Hope Parish Website

Hope Parish Website headerChurch in Wales cross

The RectorAugust 2007
Dear Friends,

“I publish banns of marriage between X of this parish and Y of that parish. If you know of any cause or just impediment why these persons may not be joined together in holy matrimony you are to declare it. This is for the first/second/third time of asking.” A few months before their weddings couples may be seen in church at the mid-morning service, perhaps accompanied by a set of parents. To them, hearing their banns read is very exciting and all part of the build-up to their Big Day. Look at those words again and you will recognise that the reading of banns is basically a request for those present to state objections, if they have any, which isn’t quite so romantic. However, banns have come to serve as a public announcement of the marriage and to help the couple realise the responsibilities and life-changing events soon to be upon them.

Banns of marriage, in common with the alternative procedures before a marriage, known as preliminaries, are all basically unsatisfactory. Banns may have been effective when a larger proportion of the population attended church and members of the community knew each other better, but a couple may ask to have their banns read in church a few days after moving into the parish, at which point no one present is likely to have heard of them. Today’s society is fluid and people move for the sake of employment from one part of the country to another. They live in one place but may work or spend leisure time in another, where they are better known.

An alternative to banns is a licence, obtainable from the local authority Registrar or from the Diocesan Registrar – a solicitor who acts for the church. Obtaining such a licence involves just one of the couple making a declaration that they are free to marry the other and that the one making the declaration has been living in the parish for the previous fortnight or possibly has been attending the church there regularly. The other party need not even know that a licence has been applied for! When a couple complete an application form for their wedding they will sign that one of them is resident in the relevant parish and that they are single, widowed or divorced, but perhaps the mking of oaths and the involvement of a solicitor in issuing a licence add gravity.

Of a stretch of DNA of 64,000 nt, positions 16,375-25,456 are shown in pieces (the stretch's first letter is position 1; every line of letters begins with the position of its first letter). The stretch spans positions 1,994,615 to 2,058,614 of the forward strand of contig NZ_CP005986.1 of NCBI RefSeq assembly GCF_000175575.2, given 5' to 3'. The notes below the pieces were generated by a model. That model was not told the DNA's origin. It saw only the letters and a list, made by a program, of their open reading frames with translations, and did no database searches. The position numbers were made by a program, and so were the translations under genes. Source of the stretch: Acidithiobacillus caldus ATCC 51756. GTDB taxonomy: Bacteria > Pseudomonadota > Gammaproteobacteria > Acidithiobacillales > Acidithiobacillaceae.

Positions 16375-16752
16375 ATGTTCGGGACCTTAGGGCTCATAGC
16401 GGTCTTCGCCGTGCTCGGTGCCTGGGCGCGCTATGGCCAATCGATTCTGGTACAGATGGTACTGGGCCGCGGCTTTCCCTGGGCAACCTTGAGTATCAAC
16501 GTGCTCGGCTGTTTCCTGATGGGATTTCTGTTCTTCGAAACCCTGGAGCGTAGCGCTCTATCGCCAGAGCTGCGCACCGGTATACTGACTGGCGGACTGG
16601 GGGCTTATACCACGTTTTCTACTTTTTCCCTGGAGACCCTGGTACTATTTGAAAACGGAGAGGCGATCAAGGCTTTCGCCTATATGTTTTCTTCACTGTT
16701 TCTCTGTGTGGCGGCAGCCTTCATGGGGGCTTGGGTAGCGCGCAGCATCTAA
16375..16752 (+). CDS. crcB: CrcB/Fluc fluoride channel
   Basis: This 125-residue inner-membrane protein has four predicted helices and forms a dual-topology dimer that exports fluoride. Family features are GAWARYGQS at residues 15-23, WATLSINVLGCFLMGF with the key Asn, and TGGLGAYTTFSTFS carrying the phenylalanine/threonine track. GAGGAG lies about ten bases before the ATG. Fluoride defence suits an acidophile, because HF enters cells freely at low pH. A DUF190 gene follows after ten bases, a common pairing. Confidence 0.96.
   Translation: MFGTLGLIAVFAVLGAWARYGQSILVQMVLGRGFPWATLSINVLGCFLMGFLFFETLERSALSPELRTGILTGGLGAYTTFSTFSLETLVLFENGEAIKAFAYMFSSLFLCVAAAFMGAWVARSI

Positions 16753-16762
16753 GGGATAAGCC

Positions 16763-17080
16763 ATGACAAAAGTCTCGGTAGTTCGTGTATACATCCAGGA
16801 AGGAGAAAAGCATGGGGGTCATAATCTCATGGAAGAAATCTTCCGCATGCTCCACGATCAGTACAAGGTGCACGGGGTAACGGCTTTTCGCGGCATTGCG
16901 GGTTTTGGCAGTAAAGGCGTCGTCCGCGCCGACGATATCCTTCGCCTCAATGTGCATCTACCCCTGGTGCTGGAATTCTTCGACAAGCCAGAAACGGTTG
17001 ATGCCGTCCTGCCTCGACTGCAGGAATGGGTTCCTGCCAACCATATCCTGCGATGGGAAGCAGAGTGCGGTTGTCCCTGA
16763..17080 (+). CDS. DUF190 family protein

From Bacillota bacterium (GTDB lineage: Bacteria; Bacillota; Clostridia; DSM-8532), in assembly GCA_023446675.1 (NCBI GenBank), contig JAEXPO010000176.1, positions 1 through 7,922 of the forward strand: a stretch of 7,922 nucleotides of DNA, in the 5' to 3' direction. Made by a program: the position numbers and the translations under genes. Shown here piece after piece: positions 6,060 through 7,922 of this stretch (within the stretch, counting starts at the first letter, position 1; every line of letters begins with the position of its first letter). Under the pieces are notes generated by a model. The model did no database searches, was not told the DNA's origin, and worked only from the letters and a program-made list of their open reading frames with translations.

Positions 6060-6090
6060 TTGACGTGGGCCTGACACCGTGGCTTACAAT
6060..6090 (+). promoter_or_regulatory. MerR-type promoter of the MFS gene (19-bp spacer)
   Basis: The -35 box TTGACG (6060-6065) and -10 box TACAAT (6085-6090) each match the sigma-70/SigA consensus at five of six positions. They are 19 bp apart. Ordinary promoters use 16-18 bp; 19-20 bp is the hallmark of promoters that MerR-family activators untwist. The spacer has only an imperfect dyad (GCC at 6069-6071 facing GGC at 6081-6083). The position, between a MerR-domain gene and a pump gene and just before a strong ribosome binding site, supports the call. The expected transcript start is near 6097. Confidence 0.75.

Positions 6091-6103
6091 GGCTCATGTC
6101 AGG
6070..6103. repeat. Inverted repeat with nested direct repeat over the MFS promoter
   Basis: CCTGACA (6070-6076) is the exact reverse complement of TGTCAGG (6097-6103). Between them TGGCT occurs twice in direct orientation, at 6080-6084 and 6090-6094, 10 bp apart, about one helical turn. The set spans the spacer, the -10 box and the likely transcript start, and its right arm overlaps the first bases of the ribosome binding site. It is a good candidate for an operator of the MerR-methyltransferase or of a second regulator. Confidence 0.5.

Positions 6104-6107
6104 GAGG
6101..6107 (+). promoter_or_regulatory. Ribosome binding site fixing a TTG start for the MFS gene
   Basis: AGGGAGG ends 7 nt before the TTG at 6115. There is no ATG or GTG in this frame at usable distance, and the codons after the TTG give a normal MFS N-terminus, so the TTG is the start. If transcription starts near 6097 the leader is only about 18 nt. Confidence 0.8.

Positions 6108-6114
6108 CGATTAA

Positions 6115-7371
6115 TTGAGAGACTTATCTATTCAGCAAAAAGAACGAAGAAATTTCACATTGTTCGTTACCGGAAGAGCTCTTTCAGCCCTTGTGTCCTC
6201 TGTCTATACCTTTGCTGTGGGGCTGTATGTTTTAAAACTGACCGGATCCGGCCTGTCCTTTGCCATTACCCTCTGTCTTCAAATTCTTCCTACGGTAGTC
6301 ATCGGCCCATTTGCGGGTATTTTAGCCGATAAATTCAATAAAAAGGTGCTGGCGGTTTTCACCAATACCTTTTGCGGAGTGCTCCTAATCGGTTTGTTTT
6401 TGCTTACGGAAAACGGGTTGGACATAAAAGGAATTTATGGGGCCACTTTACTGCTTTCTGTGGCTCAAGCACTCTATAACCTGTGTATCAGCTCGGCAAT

Another option involves notification of the marriage being displayed at the local authority Registry for an interval. The unsatisfactory aspect of this arrangement is that no one with any kind of life is going to spend their time studying these notices and there is little more chance of their knowing the couple than if their banns were read in church. The option I prefer when the couple are usually resident outside the parish but claim that they will be resident in order to qualify for marriage here is for them to obtain a Superintendent Registrar’s Certificate. This will involve each of them making a separate declaration to the relevant Registrar if they live in different areas.

It has been known for clergy to receive an urgent phone call from a couple immediately before their wedding because they have not obtained a licence, but this is unnecessary where banns have been read. Banns need to be read in both parishes where the couple live, and like marriage licences, are valid for up to three months. At one time it was said of an unadventurous man that he had married the girl next door. I note from the majority of application forms that many people are even less adventurous than that!

The Government has made proposals to reform marriage law but even these will leave the British system incompatible with that of Europe. From time to time mainly Roman Catholic clergy from abroad, who have been requested to solemnise the wedding of a British national, ask for a statement that the individual is free to marry. A copy of a marriage certificate would indicate that someone is not entitled to, but the opposite is harder to prove.

It should not be difficult to devise a system by which a person’s marital status is recorded alongside their existence. If they were to apply for a licence to marry and were single, or if a previous marriage or civil partnership had been dissolved, this would be granted for a period of, say, three months. Once the ceremony had been performed and the paperwork returned their entry would be amended accordingly and would stand until any relevant change in their circumstances, such as being widowed or divorced. This system would, of course, take a number of years to be established, but it would then be relatively easy to check if a person were married or not, or if he or she had recently applied for a marriage licence.

In the meantime I hope that the information above will help you through the legalities as they stand at present.

Yours sincerely
Martin Snellgrove

Back to Wedding Page

See full archive of The Rector Writes articles